• How to Prevent Perforated Eardrum?
    Do not dive when congested. Learn gentle but effective equalization techniques and avoid aggressive employment of the Valsalva maneuver.

4. Perilymph Fistula

“A perilymph fistula is a tear in the round- and/or oval-window membranes through which inner-ear fluid (perilymph) is leaking.” [4]

  • What are the Manifestations of Perilymph Fistula?
    Dizziness, vertigo, imbalance, nausea, and vomiting are the symptoms of perilymph fistula. Also, ringing (tinnitus) and fullness in the ears may be experienced by Some people, and many notice some hearing loss.  Changes in altitude (elevators, airplanes, or travel over mountains), weather changes, and physical exertion make symptoms worsen.
  • How to manage Perilymph Fistula?
    Absolute bed rest in the sitting position can usually manage this condition. Avoid straining, sneezing, nose-blowing, sexual activity, loud noises, and middle-ear equalizing to prevent pressure waves in the inner ear.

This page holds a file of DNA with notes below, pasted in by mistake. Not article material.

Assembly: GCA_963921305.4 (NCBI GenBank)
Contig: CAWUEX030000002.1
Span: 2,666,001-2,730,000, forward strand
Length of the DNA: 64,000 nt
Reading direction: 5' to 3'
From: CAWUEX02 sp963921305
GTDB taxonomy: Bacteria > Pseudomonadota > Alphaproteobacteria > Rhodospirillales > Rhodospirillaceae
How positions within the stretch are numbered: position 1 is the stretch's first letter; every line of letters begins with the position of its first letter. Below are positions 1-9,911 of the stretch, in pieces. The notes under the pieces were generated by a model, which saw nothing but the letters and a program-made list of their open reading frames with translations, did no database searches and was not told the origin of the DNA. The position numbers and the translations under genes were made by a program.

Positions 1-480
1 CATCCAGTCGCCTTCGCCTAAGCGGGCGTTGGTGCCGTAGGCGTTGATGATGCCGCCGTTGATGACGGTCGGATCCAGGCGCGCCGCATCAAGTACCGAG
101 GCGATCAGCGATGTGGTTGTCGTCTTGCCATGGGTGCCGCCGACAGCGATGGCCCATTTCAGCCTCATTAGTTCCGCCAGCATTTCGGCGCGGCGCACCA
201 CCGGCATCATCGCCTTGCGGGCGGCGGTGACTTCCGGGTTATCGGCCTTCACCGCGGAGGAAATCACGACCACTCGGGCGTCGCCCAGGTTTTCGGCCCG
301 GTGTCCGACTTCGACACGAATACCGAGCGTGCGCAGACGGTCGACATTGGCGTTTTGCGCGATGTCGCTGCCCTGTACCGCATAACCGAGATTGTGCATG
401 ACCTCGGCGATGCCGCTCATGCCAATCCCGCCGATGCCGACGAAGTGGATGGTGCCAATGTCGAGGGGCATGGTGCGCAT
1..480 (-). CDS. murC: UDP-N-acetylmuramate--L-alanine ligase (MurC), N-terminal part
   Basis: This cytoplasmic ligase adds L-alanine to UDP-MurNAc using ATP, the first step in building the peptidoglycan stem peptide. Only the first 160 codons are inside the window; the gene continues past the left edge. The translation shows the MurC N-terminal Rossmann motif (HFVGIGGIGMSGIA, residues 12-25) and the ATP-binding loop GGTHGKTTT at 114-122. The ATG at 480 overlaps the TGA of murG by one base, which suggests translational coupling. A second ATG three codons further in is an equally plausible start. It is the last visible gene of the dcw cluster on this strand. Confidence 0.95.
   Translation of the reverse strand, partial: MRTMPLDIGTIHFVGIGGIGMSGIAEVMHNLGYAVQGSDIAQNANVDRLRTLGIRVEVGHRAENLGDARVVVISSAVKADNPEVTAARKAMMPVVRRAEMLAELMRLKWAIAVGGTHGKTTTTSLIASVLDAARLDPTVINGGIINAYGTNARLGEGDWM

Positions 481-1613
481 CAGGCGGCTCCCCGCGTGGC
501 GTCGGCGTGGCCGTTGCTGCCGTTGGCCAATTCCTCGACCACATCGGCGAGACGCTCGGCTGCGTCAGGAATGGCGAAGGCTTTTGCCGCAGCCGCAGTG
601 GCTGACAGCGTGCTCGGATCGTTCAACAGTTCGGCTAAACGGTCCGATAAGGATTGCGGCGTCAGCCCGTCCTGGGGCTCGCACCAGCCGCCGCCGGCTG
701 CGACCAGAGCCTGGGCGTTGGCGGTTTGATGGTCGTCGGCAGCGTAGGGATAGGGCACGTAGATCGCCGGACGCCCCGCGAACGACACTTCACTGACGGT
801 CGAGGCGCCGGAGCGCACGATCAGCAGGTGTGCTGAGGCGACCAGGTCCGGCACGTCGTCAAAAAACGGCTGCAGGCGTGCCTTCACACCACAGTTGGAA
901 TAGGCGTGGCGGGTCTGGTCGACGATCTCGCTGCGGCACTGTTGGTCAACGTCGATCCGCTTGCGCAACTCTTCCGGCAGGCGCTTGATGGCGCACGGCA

If hearing loss progresses or the other features persist for more than a week or two with this regimen, it may be necessary to resort to surgery to repair the round-window leak.
  • How to Prevent Perilymph Fistula?
    Make sure that the Eustachian tubes are functioning properly by gently equalizing on the surface before diving.

5. Alternobaric Vertigo

“Alternobaric vertigo occurs during descent, ascent or immediately after surfacing from a dive and is caused by unequal pressure stimulation in each ear.” [5]

  • What are the Manifestations of Alternobaric Vertigo?
    Disorientation, nausea, and vomiting are the symptoms of alternobaric vertigo.
  • How to manage Alternobaric Vertigo?
    Uncomplicated cases resolve quickly within minutes upon surfacing, but if symptoms persist, you must see your primary care physician or. You should not dive if you have equalization problems.